I started at dawn the following morning hoping to put in twelve hours and reach Fazeley junction. Beautiful Cannock Chase stretched before me as I emerged from Deptfmore lock then skirted Baswich and Milford. On the outskirts of Milford a country house faced the Chase surrounded by ten acres of manicured waterside lawns.

I joined a rare queue and Haywood lock and waited forty minutes for the five boats ahead of me. With a pretty lock side café on one side and Shugborough Hall on the other, I could think of worse places to pass stand for a while chatting to fellow boaters.

While I was waiting at Haywood lock I washed the starboard side of the boat. Cream cabin sides and braid on braid rope aren’t a good combination. By the time I dropped down Colwich lock it was dirty again.

I bought my posh braid on braid rope at Crick this year. I had been after a set for years. The rope is soft to the touch and is wonderfully flexible for tying knots. It’s also as absorbent as a sponge. It holds the muck and rain when you drag it through grass, soaking you and your clothes if you run it through your hands and it leaves black rope marks on every part of the cabin it touches. Switching to this rope wasn’t my best ever idea.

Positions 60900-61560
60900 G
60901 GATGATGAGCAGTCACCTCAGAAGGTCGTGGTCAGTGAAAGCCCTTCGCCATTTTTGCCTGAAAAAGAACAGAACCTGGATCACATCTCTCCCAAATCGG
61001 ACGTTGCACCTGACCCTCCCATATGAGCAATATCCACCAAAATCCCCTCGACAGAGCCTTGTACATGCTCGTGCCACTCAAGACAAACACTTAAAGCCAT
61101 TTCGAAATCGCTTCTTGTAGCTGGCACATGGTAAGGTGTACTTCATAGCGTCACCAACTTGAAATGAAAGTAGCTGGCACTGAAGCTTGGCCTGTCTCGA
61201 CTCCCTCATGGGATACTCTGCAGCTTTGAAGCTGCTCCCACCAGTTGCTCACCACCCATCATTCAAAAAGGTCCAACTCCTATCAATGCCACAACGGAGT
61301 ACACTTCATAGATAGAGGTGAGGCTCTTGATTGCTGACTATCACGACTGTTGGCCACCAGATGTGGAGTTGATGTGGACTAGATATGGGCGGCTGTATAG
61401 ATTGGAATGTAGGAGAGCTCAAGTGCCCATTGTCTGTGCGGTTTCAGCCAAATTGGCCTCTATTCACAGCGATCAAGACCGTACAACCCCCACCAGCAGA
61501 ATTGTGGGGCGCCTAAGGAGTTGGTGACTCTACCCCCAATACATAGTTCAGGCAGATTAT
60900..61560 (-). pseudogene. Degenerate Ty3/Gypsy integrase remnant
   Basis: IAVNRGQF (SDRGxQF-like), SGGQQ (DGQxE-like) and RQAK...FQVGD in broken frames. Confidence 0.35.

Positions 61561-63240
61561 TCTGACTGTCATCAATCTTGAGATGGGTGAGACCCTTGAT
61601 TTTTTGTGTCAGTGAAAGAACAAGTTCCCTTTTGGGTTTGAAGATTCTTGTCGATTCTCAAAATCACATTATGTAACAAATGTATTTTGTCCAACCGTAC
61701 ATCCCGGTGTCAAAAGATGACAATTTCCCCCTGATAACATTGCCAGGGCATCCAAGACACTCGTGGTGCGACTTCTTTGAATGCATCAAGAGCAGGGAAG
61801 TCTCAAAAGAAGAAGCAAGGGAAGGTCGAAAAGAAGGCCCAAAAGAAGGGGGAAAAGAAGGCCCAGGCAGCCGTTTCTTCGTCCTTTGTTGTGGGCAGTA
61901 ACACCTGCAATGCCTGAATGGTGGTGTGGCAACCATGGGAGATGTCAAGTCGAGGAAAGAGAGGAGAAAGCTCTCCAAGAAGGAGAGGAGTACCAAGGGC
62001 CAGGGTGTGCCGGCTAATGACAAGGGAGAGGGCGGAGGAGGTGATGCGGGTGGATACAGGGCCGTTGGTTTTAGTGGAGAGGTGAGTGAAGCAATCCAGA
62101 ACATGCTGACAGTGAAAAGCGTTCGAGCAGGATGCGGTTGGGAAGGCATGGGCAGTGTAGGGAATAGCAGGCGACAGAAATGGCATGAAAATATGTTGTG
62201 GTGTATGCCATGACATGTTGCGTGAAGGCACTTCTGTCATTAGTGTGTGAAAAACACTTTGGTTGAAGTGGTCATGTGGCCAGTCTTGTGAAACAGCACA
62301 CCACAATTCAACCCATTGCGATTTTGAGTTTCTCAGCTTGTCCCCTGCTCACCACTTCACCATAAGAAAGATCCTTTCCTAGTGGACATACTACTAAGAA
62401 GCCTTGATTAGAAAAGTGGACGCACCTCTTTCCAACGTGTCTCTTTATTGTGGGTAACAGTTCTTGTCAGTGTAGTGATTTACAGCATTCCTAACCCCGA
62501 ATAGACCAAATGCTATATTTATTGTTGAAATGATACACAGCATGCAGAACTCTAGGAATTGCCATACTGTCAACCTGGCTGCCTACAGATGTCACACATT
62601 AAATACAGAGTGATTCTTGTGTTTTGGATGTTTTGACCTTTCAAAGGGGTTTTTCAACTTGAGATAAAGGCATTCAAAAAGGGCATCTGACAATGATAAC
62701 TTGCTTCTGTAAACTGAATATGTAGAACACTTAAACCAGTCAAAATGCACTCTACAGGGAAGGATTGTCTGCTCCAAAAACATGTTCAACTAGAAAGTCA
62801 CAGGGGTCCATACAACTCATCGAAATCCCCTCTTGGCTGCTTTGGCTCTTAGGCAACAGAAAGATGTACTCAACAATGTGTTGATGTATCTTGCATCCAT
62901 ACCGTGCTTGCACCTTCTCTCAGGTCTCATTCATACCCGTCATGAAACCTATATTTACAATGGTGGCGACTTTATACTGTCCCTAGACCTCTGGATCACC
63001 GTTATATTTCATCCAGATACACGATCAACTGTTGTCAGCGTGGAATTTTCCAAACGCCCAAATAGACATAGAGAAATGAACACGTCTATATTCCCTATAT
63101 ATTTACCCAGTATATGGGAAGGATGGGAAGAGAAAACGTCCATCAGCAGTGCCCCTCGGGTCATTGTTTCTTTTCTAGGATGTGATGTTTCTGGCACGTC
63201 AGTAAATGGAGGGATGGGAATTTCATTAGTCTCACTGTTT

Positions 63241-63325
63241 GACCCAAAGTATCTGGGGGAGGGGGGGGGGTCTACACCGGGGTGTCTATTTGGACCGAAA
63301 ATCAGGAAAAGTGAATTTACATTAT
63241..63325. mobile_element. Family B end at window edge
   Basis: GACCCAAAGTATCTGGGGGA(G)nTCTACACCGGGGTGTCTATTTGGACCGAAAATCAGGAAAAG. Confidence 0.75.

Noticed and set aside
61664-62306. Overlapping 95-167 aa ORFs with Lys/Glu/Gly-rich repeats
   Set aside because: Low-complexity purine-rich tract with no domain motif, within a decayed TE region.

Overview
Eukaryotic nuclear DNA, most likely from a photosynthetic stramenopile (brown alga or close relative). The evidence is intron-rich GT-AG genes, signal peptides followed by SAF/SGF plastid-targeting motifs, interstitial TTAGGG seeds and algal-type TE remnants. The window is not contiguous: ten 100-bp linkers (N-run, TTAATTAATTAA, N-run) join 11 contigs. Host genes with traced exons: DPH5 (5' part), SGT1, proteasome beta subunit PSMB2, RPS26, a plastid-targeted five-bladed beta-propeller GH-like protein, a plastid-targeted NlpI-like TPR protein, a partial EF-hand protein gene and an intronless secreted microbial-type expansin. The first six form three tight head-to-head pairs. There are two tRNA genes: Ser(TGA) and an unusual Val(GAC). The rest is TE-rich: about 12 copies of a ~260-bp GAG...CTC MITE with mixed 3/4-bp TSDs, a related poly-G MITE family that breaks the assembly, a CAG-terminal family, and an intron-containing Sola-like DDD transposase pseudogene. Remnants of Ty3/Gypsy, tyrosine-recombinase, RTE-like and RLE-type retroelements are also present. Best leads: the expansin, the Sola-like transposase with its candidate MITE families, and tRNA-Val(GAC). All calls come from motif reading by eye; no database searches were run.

I was lucky to find a place in the early afternoon on the very popular visitor moorings at Rugely with both Tesco and Morrison supermarkets next to the canal. I did my weekly grocery shopping including half a roasted chicken and an apple and cheese salad for lunch.

I reached Fradley Junction by 5.30pm. I quickly passed through the three locks but faced a five minute delay as I turned onto the Coventry canal as two new owners tried to force their small GRP cruiser through the narrow channel spanned by a swing bridge. After three attempts they admitted defeat so moved over to let me pass.